1 From the Division of Vascular Surgery, Maimonides Medical Center,SUNY Health Science Center of Brooklyn, Brooklyn, New York. This work was supported by a grant from the Maimonides Medical Center Research and Development Foundation.
    Corrado Marini
    Footnotes
    1 From the Division of Vascular Surgery, Maimonides Medical Center,SUNY Health Science Center of Brooklyn, Brooklyn, New York. This work was supported by a grant from the Maimonides Medical Center Research and Development Foundation.
    Affiliations
    Brooklyn, New York, USA
    Search for articles by this author
  • Author Footnotes
    1 From the Division of Vascular Surgery, Maimonides Medical Center,SUNY Health Science Center of Brooklyn, Brooklyn, New York. This work was supported by a grant from the Maimonides Medical Center Research and Development Foundation.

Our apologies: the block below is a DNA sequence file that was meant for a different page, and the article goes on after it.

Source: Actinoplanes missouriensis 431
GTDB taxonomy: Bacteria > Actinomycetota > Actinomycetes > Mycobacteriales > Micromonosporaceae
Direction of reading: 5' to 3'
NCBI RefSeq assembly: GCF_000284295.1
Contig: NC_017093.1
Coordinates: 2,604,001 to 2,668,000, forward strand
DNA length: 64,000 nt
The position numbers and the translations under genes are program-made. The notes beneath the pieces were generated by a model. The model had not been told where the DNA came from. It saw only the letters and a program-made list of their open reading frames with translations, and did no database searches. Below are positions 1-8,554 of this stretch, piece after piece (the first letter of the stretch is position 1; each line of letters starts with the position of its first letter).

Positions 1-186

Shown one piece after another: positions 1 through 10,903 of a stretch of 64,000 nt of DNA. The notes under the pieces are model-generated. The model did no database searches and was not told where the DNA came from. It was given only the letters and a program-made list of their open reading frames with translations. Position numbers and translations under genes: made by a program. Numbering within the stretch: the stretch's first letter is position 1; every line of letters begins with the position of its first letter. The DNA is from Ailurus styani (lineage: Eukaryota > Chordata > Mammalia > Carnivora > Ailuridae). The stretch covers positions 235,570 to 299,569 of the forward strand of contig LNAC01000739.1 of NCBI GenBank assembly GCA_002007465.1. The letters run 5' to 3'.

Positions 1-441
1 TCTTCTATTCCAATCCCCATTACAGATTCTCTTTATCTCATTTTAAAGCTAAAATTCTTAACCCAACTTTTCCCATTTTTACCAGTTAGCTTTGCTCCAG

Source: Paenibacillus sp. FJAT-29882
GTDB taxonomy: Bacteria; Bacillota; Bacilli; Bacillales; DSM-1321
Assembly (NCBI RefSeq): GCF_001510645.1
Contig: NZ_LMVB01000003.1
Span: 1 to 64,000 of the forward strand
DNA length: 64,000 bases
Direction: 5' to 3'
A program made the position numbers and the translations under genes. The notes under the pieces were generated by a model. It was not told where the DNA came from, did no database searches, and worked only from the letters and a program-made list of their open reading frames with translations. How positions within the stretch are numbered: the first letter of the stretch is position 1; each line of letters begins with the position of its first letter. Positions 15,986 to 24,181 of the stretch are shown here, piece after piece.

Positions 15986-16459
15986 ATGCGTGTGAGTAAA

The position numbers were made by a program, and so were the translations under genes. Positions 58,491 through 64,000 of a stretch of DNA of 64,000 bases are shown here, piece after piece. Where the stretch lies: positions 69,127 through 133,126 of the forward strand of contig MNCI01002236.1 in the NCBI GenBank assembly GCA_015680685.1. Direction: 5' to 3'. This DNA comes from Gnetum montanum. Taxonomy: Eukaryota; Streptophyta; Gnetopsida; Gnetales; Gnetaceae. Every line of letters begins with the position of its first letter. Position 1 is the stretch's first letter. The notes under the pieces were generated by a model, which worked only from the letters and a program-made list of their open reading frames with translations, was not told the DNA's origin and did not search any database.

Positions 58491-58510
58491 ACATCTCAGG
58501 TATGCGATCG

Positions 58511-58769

Enrico Ascer
    Correspondence
    Requests for reprints should be addressed to Enrico Ascer, MD,Maimonids Medical Center, Division of Vascular Surgery, 4802 Tenth Avenue, Brooklyn, New York 11219.
    Footnotes
    1 From the Division of Vascular Surgery, Maimonides Medical Center,SUNY Health Science Center of Brooklyn, Brooklyn, New York. This work was supported by a grant from the Maimonides Medical Center Research and Development Foundation.
    Affiliations
    Brooklyn, New York, USA
    Search for articles by this author
  • Author Footnotes